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I know that arbitrary graphs can be embedded trivially in $\mathbb{R^3}$ and that planar graphs can be drawn on a plane using Schnyder's grid embedding algorithm after triangulation. And then there is also the $(i, i^2, i^3)$ moment curve approach..

What I am looking for is a non-crossing embedding of arbitrary graphs in multiple coplanar two-dimensional layers within $\mathbb{R^3}$ (a stack of $\mathbb{R^2}$ planes, $\mathbb{R^2} \times \mathbb{Z}$, discretized $\mathbb{R^3}$, 3D grid) just like the moment curve. But to make things more interesting I'd like the resulting embedding to look nice, i.e. minimizing the number of layers needed for an embedding and/or minimizing edge length. (Probably I want an embedding in $\mathbb{Z}^3$ or an minimum node distance constraint $|v_i - v_j| \ge 1$ for this to make sense)

I am new to this, so pointers to literature or more appropriate search keywords are highly welcome too. Perhaps this is a special/relaxed case of realization where distances between neighbors should be $1$, or maybe it is something along the lines of chip layout optimization. Does it make a difference if the graph is sparse? Is there a theory about embedding planar graphs in $\mathbb{R}^3$ to get shorter edge length?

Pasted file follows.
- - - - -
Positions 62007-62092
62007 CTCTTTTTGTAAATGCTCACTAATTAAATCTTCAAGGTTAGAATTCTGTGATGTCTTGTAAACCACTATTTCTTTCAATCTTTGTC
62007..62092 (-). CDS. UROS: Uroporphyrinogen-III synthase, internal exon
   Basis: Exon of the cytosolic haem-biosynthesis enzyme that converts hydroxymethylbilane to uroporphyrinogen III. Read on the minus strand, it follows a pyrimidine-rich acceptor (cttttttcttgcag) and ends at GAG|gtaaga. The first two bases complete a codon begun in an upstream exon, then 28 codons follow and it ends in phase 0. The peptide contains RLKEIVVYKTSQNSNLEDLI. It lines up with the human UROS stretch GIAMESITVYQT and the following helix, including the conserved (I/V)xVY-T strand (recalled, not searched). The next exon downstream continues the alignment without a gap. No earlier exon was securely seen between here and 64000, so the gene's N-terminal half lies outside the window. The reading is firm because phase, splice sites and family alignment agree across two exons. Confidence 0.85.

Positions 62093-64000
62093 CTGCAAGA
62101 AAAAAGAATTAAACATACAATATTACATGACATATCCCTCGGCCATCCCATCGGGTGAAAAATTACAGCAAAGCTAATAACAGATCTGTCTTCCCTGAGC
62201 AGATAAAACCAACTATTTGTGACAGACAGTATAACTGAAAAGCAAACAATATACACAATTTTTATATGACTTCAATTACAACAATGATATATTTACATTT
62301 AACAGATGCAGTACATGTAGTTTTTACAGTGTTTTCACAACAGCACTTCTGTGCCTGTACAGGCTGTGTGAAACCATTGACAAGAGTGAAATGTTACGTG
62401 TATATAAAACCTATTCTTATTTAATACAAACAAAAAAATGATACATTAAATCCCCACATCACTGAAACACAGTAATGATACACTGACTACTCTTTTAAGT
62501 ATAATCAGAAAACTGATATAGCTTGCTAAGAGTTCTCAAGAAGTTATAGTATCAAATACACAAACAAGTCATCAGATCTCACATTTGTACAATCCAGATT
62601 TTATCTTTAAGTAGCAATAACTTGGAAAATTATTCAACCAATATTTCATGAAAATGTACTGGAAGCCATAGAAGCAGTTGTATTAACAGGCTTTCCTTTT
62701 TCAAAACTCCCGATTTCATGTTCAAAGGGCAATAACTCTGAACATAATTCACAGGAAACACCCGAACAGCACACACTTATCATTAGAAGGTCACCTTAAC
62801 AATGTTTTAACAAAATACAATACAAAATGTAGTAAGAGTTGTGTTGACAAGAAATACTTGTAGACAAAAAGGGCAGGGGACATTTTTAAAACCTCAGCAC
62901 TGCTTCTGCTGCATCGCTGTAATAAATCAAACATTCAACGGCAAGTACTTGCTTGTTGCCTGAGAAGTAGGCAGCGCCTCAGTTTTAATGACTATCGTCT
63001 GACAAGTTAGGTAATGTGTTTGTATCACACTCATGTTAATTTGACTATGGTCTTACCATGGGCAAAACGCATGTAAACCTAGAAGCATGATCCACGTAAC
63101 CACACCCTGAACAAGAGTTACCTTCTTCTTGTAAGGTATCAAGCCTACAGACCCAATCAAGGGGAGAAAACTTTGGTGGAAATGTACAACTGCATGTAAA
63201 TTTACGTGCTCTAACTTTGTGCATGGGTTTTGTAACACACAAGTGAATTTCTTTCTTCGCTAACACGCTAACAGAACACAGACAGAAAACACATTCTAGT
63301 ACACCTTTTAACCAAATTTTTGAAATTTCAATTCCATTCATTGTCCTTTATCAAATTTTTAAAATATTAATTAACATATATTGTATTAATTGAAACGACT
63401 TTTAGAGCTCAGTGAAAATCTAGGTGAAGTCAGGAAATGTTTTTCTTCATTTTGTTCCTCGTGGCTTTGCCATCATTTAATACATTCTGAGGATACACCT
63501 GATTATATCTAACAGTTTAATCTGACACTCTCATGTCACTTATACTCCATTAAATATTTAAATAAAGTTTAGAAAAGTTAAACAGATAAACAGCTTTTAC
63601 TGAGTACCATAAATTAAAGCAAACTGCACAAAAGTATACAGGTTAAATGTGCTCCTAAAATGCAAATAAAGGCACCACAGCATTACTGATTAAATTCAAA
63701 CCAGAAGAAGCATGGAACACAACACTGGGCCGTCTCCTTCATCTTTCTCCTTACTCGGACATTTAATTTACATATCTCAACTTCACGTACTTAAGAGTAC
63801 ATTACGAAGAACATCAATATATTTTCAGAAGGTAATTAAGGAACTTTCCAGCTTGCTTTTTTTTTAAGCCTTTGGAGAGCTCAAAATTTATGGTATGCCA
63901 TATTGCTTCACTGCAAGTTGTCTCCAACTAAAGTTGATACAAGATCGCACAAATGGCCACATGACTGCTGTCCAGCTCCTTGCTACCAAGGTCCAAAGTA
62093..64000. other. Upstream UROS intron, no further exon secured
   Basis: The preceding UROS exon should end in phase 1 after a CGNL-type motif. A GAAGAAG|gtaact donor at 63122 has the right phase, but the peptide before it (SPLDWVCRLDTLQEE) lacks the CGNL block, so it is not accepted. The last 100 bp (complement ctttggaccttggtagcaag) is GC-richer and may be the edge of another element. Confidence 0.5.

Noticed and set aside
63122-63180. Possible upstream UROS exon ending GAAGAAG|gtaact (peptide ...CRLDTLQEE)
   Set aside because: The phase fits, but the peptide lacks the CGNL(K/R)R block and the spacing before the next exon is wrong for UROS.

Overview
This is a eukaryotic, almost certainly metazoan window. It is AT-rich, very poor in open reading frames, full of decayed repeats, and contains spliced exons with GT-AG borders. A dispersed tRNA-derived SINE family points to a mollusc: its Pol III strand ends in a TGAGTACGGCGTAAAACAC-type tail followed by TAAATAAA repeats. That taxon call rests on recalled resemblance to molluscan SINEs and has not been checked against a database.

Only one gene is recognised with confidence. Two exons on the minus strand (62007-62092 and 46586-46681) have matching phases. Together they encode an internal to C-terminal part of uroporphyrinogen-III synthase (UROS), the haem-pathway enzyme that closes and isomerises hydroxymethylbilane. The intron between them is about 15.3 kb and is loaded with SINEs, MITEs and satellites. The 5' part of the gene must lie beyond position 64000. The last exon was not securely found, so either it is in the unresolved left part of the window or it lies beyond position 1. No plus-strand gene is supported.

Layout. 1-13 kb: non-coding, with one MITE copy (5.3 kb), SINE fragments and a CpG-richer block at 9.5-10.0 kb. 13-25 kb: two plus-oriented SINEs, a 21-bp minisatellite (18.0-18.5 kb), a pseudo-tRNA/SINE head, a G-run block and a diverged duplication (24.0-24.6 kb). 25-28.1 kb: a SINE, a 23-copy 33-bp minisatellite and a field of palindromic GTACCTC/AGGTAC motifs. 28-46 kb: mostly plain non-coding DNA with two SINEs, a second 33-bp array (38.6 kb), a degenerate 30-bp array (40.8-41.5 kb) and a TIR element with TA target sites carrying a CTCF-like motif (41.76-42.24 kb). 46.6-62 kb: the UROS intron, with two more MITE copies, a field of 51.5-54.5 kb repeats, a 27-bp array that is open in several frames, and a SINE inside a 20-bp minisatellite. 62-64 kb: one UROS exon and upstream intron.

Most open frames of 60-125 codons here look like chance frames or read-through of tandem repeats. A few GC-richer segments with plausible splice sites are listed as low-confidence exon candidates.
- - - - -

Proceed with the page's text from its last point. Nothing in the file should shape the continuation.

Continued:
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2 Answers

Let me offer two pointers. First, a common optimization is to minimize the number of bends in an orthogonal drawing. For example, here is a 2-bend drawing of $K_7$:
           K7
           (Image from S.-H. Poon's link.)

There are many papers on this topic. See also my MO question, "Min Bend Orthogonal Knots."

Second, there is a very good quite recent survey:

Handbook of Graph Drawing and Visualization. CRC Press. 2013. See the chapter by Vida Dujmović and Sue Whitesides, "Three-Dimensional Drawings." (CRC link)
           Handbook

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Your answer has been very helpful in many ways. I have a much better understanding of the actual problem now. Thank you! –  LumpN Feb 24 at 6:39
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To answer my own question StackExchange style:

The concept you are looking is called [geometric] thickness of a graph. As described in the Handbook of Graph Drawing and Visualization (p. 473) mentioned by Joseph O'Rourke's excellent answer:

The thickness of a graph $\mathbf{G}$, denoted by $\theta(\mathbf{G})$, is the minimum $k \in \mathbb{N}$ such that the edge set of $\mathbf{G}$ can be partitioned into $k$ planar subgraphs.

Or as in an answer on planar graphs by David Eppstein:

[Thickness is] the minimum number of colors one needs to color the edges in a drawing of the graph in the plane such that edges of the same color do not cross.

Given such an edge coloring drawing the graph becomes a matter of drawing planar same-color subgraphs each on its own layer. Bad news is that obtaining the coloring or even testing for the minimum $k$ seems to be $\mathcal{NP}$-complete. Also edges are not necessarily short.

Indeed a more practical approach might be to construct an orthogonal drawing with known limits to both bends and volume (and therefore average edge length) as also suggested by Joseph O'Rourke. The Handbook of Graph Drawing and Visualization refers to various such constructions in chapter 14: Three-dimensional drawing algorithms.

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